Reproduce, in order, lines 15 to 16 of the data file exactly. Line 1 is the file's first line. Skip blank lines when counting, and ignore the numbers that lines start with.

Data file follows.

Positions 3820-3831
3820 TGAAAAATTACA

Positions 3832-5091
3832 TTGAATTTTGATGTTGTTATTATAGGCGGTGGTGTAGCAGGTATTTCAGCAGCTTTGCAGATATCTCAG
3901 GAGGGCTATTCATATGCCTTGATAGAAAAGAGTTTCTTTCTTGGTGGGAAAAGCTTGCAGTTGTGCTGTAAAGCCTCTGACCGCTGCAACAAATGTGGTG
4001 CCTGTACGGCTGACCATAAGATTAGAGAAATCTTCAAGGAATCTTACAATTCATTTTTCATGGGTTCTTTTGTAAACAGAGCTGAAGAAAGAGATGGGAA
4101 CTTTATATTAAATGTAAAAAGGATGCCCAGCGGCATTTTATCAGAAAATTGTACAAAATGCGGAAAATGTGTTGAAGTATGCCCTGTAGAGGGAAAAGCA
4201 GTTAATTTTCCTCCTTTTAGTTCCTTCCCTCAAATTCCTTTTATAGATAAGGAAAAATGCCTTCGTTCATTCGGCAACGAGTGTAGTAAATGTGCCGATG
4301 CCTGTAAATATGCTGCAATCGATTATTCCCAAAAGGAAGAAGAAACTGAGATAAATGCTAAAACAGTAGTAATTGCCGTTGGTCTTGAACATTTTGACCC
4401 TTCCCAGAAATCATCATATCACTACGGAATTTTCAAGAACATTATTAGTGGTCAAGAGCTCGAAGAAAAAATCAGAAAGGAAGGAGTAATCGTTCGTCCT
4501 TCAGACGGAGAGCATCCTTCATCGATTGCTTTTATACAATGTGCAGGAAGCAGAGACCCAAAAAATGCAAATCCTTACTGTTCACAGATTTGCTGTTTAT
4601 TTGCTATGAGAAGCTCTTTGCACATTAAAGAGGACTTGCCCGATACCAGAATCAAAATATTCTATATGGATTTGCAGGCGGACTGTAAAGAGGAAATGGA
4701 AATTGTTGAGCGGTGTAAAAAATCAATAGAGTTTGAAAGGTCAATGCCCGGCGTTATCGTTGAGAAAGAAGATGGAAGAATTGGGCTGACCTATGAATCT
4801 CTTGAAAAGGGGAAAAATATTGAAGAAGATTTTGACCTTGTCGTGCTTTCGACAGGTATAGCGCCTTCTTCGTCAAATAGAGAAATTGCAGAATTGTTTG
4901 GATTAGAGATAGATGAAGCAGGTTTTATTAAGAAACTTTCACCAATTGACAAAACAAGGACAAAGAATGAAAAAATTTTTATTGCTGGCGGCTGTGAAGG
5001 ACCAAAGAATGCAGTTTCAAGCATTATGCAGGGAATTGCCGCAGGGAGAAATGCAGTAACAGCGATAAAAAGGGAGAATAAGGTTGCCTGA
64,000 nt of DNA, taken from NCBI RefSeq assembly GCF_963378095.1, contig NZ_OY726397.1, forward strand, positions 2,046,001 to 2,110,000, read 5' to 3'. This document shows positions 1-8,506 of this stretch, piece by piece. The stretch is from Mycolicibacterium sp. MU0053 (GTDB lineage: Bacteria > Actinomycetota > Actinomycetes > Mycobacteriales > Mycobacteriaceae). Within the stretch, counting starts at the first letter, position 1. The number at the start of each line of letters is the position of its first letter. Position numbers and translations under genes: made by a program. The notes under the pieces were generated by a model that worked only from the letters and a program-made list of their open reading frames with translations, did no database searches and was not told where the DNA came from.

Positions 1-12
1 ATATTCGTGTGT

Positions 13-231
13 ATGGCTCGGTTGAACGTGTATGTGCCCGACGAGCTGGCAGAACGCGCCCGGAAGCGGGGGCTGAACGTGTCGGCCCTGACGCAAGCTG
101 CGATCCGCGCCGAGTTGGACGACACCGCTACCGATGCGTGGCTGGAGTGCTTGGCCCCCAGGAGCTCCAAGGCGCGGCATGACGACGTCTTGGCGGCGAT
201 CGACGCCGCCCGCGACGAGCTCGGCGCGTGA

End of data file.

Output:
4901 GATTAGAGATAGATGAAGCAGGTTTTATTAAGAAACTTTCACCAATTGACAAAACAAGGACAAAGAATGAAAAAATTTTTATTGCTGGCGGCTGTGAAGG
5001 ACCAAAGAATGCAGTTTCAAGCATTATGCAGGGAATTGCCGCAGGGAGAAATGCAGTAACAGCGATAAAAAGGGAGAATAAGGTTGCCTGA